CPython

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Not to be confused with Cython.
CPython
Python logo and wordmark.svg
Developer(s) Python core developers and the Python community, supported by the Python Software Foundation
Stable release 3.4.1 /
18 May 2014 (2014-05-18)
2.7.8 /
1 July 2014 (2014-07-01)
Written in C
Platform Cross-platform
Type Python Programming Language Interpreter
License Python Software Foundation License
Website www.python.org

CPython is the default, most-widely used implementation of the Python programming language. It is written in C. In addition to CPython, there are other "production-quality" Python implementations: Jython, written in Java, PyPy, and IronPython, which is written for the Common Language Infrastructure. There are also several experimental implementations.[1]

CPython is a bytecode interpreter. It has a foreign function interface with several languages including C, in which one must explicitly write bindings in a language other than Python.

Supported platforms[2][edit]

Previously supported platforms[edit]

PEP 11 lists platforms which are not supported in CPython by Python Software Foundation. These platforms can still be supported by external ports. See below.

External ports[edit]

These are ports not integrated to Python Software Foundation's official version of CPython, with links to its main development site. Ports often include additional modules for platform-specific functionalities, like graphics and sound API for PSP and SMS and camera API for S60.

Concurrency issues[edit]

A significant drawback to using CPython is the presence of a Global Interpreter Lock on each CPython interpreter process, which effectively disables concurrent Python threads within one process.[4] To be truly concurrent in multitasking environment, separate CPython interpreter processes have to be run, which makes establishing communication between them a difficult task, though the multiprocessing module mitigates this somewhat. A lot of discussion took place whether to remove the GIL from CPython, even after the rejection of the “free threading” patches on CPython from Greg Stein which effectively replaced GIL with fine-grained locking. The rejection was mainly based on the overhead the patch inflicted to execution of single process code.[5]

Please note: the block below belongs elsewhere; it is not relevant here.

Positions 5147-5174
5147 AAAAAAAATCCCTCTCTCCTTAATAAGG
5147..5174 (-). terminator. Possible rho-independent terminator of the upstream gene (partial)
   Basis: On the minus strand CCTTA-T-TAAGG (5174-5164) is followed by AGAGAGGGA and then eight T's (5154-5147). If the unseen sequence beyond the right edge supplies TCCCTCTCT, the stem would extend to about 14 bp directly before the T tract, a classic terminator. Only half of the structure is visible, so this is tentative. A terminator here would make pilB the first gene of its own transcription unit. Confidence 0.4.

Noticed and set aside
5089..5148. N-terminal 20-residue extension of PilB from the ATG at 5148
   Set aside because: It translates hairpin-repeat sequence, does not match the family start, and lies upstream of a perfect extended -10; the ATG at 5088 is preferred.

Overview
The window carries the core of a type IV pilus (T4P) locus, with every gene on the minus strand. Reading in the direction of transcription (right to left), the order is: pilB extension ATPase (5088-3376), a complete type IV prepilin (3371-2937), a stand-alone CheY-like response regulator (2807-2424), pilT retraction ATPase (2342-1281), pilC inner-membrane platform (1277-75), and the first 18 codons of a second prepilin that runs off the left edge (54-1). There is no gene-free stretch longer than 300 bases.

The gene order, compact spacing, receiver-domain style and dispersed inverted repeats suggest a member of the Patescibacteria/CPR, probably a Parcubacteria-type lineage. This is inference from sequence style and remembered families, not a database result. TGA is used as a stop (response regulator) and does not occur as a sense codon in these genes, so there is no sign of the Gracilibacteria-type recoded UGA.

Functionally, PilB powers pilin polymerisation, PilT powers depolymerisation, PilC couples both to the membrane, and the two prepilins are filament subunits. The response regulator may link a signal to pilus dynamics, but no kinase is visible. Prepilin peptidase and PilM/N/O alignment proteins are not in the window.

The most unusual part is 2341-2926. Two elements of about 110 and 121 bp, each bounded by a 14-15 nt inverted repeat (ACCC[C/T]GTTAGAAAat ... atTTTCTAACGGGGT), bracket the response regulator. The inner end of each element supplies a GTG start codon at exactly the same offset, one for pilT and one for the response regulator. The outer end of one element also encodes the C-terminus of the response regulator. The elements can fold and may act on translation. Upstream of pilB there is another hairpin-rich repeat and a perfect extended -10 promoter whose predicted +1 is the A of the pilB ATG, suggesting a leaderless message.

Version history[edit]

Version Release date Supported until
Old version, no longer supported: 2.2 2001-12-21[6] 2003-05-30[7]
Old version, no longer supported: 2.3 2003-07-29[8] 2008-03-11[9]
Old version, no longer supported: 2.4 2004-11-30[10] 2008-12-19[11]
Old version, no longer supported: 2.5 2006-09-19[12] 2011-05-26[13]
Old version, no longer supported: 2.6 2008-10-01[14] 2013-10-29[15]
Older version, yet still supported: 2.7 2010-07-03[16] 2020[17]
Old version, no longer supported: 3.0 2008-12-03[18] 2009-06-27[19]
Old version, no longer supported: 3.1 2009-06-27[20] 2014-06[21]
Older version, yet still supported: 3.2 2011-02-20[22] 2016-02[23]
Older version, yet still supported: 3.3 2012-09-29[24] 2017-09[25]
Current stable version: 3.4 2014-03-17[26] 2019-03[citation needed]
Legend:
Old version
Older version, still supported
Latest version
Latest preview version
Future release

References[edit]

  1. ^ Martelli, Alex (2006). Python in a Nutshell (2nd edition ed.). O'Reilly. pp. 5–7. ISBN 978-0-596-10046-9. 
  2. ^ "PythonImplementations". Retrieved 19 July 2012. 
  3. ^ "Irix still supported?". 
  4. ^ "Initialization, Finalization, and Threads — Python v2.7.6 documentation". Docs.python.org. Retrieved 2014-02-06. 
  5. ^ "Library and Extension FAQ". Python v3.3.0 documentation. Python Software Foundation. "Can't we get rid of the Global Interpreter Lock?". Archived from the original on March 4, 2013. 
  6. ^ "Python 2.2". Python.org. Retrieved 2014-02-06. 
  7. ^ "Python 2.2.3". Python.org. Retrieved 2014-02-06. 
  8. ^ "Python 2.3". Python.org. 2003-07-29. Retrieved 2014-02-06. 
  9. ^ "Python 2.3.7 Release". Python.org. 2008-03-11. Retrieved 2014-02-06. 
  10. ^ "Python 2.4". Python.org. 2004-11-30. Retrieved 2014-02-06. 
  11. ^ "Python 2.4.6 Release". Python.org. 2008-12-19. Retrieved 2014-02-06. 
  12. ^ "Python 2.5 Release". Python.org. 2006-09-19. Retrieved 2014-02-06. 
  13. ^ "Python 2.5.6". Python.org. 2011-05-26. Retrieved 2014-02-06. 
  14. ^ "Python 2.6 Release". Python.org. 2008-10-01. Retrieved 2014-02-06. 
  15. ^ "Python 2.6.9 Release". Python.org. 2013-10-29. Retrieved 2014-02-06. 
  16. ^ "Python 2.7 Release". Python.org. 2010-07-03. Retrieved 2014-02-06. 
  17. ^ "PEP 373 - Python 2.7 Release Schedule". Python.org. Retrieved 2014-02-06. 
  18. ^ "Python 3.0 Release". Python.org. 2008-12-03. Retrieved 2014-02-06. 
  19. ^ "Python 3.0.1 Release". Python.org. 2009-02-13. Retrieved 2014-02-06. 
  20. ^ "Python 3.1 Release". Python.org. 2009-06-27. Retrieved 2014-02-06. 
  21. ^ "PEP 375 - Python 3.1 Release Schedule". Python.org. Retrieved 2014-02-06. 
  22. ^ "Python 3.2 Release". Python.org. 2011-02-20. Retrieved 2014-02-06. 
  23. ^ "PEP 392 - Python 3.2 Release Schedule". Python.org. Retrieved 2014-02-06. 
  24. ^ "Python 3.3.0 Release". Python.org. 2012-09-29. Retrieved 2014-02-06. 
  25. ^ "PEP 398 - Python 3.3 Release Schedule". Python.org. Retrieved 2014-02-06. 
  26. ^ "Python 3.4.0 Release". Python.org. Retrieved 2014-04-26.